Electronic Payment Key to Streamlining Healthcare Claims Management


The complexity around healthcare claims management is a major pain point for provider organizations, big and small. The increasing cost of claims coupled with a complex system of many payers, each with their own rules and requirements, creates administrative burdens and obstacles for providers. Ultimately, this complex system impacts the patient experience, as patients must wait on payers and providers to process claims to send them a bill.

Payers and providers alike have turned to digitization to streamline the healthcare claims management process. Electronic adoption of claim submission, attachments, coordination of benefits, and other parts of the claim process has increased significantly over the last couple of years, and to great benefit to providers.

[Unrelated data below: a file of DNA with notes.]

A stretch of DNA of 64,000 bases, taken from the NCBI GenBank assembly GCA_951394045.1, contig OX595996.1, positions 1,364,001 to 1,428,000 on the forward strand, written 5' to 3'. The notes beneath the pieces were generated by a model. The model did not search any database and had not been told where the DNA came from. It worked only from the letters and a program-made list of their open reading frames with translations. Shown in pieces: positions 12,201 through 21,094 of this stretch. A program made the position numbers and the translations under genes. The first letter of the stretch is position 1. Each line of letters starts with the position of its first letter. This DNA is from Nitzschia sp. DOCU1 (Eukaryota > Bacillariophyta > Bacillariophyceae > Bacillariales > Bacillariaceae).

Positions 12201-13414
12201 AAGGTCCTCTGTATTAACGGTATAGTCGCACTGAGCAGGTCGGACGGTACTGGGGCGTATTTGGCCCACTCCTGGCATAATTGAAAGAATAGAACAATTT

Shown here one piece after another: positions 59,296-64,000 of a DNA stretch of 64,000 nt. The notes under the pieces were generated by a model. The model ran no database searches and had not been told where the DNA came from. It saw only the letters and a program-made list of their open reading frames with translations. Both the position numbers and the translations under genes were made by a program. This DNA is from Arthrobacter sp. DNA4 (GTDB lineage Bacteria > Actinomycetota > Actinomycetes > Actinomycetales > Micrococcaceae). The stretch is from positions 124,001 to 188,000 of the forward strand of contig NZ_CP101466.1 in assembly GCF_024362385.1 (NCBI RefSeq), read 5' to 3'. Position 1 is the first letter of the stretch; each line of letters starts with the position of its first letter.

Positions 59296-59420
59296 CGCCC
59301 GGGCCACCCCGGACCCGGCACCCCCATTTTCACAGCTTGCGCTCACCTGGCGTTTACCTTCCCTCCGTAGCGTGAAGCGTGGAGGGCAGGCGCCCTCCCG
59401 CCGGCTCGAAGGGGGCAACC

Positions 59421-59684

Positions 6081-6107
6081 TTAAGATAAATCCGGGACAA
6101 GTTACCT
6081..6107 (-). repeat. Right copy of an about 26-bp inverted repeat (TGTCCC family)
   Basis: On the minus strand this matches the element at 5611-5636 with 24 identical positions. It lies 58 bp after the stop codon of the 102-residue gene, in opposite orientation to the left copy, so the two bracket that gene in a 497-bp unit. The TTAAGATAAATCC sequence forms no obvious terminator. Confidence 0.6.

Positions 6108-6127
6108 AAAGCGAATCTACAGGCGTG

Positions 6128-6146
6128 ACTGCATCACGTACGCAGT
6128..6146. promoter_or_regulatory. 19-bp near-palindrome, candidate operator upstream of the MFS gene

The Council for Affordable Quality Healthcare, Inc. (CAQH) recently reported that the healthcare and dental industries have avoided $122 billion in costs by streamlining administrative functions, many involving the claims management process. In addition, providers have saved countless time and resources by adopting electronic approaches to claims management, CAQH found.

But more efficiencies and savings can be realized. CAQH estimates that payers and providers could collectively save another $16.3 billion by fully automating nine common transactions, including claims payment and remittance advice.

The first step: Understanding electronic claims payment and ERA

“If you want to get paid electronically, anyone can set that up. It’s pretty basic knowledge: You give your banking information, you get the money routed to the bank, and maybe you can access a portal to pull down remits that you would normally get in the mail,” explains Catton-Chastain, who oversees provider implementations.

“Where it starts to get difficult is understanding how electronic remittance advice might be imported into your system.”